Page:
Common sense is not so common when it comes to sport or more specifically athletics in South Africa.
We tend to create hoops for our athletes en route to success which could possibly make them stronger but are ultimately unnecessary.
General conversations around the track provide anecdotal evidence that South Africa’s top athletes do not have an appetite for the upcoming Commonwealth Games.
It is not so much that they do not want to represent their country at the quadrennial multi-sport event but a case of indifference thanks to puzzling selection criteria.
Asked whether they are planning on qualifying for the Games they just shrug, hope for the best and carry on with training.
One can easily argue that the Games have lost their lustre, but in this case, the problem should be found at the door of Athletics SA and the SA Sports Confederation and Olympic Committee.
Instead of giving athletes a clear set of criteria well in advance they were only informed after the window opened what would be expected of them to qualify.
Other nations like England announced their team for the Games a month ago while South African athletes are required to extend performances without a sniff of a pre-season.
Only the athletes who performed at the IAAF World Championships or those that managed to meet the wonky selection criteria for the global showpiece made the preliminary team for the Commonwealth Games.
The Games happen to be at the same time that South Africa’s national championships are scheduled each year. This is supposed to give South Africa somewhat of an advantage.
But by only opening the qualifying window at the beginning of August, ASA has provided athletes with obstacles instead of giving them boosters.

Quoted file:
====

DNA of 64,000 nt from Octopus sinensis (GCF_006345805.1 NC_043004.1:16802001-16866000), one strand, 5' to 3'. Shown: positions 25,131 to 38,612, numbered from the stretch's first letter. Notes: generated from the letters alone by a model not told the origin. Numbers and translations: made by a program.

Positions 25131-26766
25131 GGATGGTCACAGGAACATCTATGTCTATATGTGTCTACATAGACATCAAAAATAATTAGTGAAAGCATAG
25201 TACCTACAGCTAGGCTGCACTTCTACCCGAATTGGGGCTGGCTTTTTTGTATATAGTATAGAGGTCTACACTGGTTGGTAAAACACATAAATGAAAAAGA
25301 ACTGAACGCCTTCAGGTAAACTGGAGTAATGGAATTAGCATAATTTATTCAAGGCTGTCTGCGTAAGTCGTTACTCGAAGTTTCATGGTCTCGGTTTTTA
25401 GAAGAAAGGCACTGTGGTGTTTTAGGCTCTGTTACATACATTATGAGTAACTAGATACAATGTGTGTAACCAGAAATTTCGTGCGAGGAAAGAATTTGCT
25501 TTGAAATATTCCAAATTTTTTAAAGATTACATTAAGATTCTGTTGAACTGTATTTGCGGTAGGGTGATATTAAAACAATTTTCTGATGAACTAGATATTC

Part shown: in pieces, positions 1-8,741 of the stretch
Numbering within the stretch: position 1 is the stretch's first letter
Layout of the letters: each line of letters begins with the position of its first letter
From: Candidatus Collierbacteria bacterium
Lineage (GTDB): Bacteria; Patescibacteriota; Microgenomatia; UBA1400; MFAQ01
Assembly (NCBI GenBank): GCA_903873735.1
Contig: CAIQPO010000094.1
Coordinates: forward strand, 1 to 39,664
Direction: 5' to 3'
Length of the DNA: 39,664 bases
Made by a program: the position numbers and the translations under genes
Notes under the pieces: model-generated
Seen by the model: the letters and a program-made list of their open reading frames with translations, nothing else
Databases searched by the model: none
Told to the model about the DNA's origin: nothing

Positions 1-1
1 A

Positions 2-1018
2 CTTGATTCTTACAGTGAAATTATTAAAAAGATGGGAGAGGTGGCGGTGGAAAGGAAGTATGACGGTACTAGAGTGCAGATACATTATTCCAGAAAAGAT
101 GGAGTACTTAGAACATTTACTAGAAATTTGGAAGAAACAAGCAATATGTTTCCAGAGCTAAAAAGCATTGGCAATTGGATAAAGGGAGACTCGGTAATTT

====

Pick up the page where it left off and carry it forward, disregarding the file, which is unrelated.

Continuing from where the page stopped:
There is the odd athlete that has made it their mission to qualify for the Games, with the likes of Anaso Jobodwana, Sunette Viljoen and Gena Lofstrand actively attempting to make the squad.
But a month away from the deadline for South African selection, athletes still don’t know exactly what they have to do to make the squad.
There is some sort of qualifying standard, but this means nothing if they are required to rank among the top-10 in the Commonwealth – which seems to be an unwritten requirement.
The ASA chief executive Richard Stander reckons only 100 individual athletes across different codes will be allowed per team.
How are athletes supposed to plan their season if there is no clear set of standards for them to meet?
The confusion adds to the federation’s tendency to set vague and often unrealistic targets for the country’s athletes.
The selection criteria for the 2018 World Under-20 Championships in Finland is another example of ASA stifling development instead of growing the sport.
It seems like South Africa’s junior athletes would have to produce performances that would have seen them reach finals at the previous championships.
In five of the events, the standards would have earned podium finishes at the previous edition two years ago. The intention may be to raise the standards, but the danger is that ASA could discourage talented youngsters from pursuing a track-and-field career.
The sport has proven to be resilient despite stifling policies considering the current crop of world beaters that have made it to the top level without any formal support. There is hope, but wouldn’t it be nice if we all pulled in the same direction?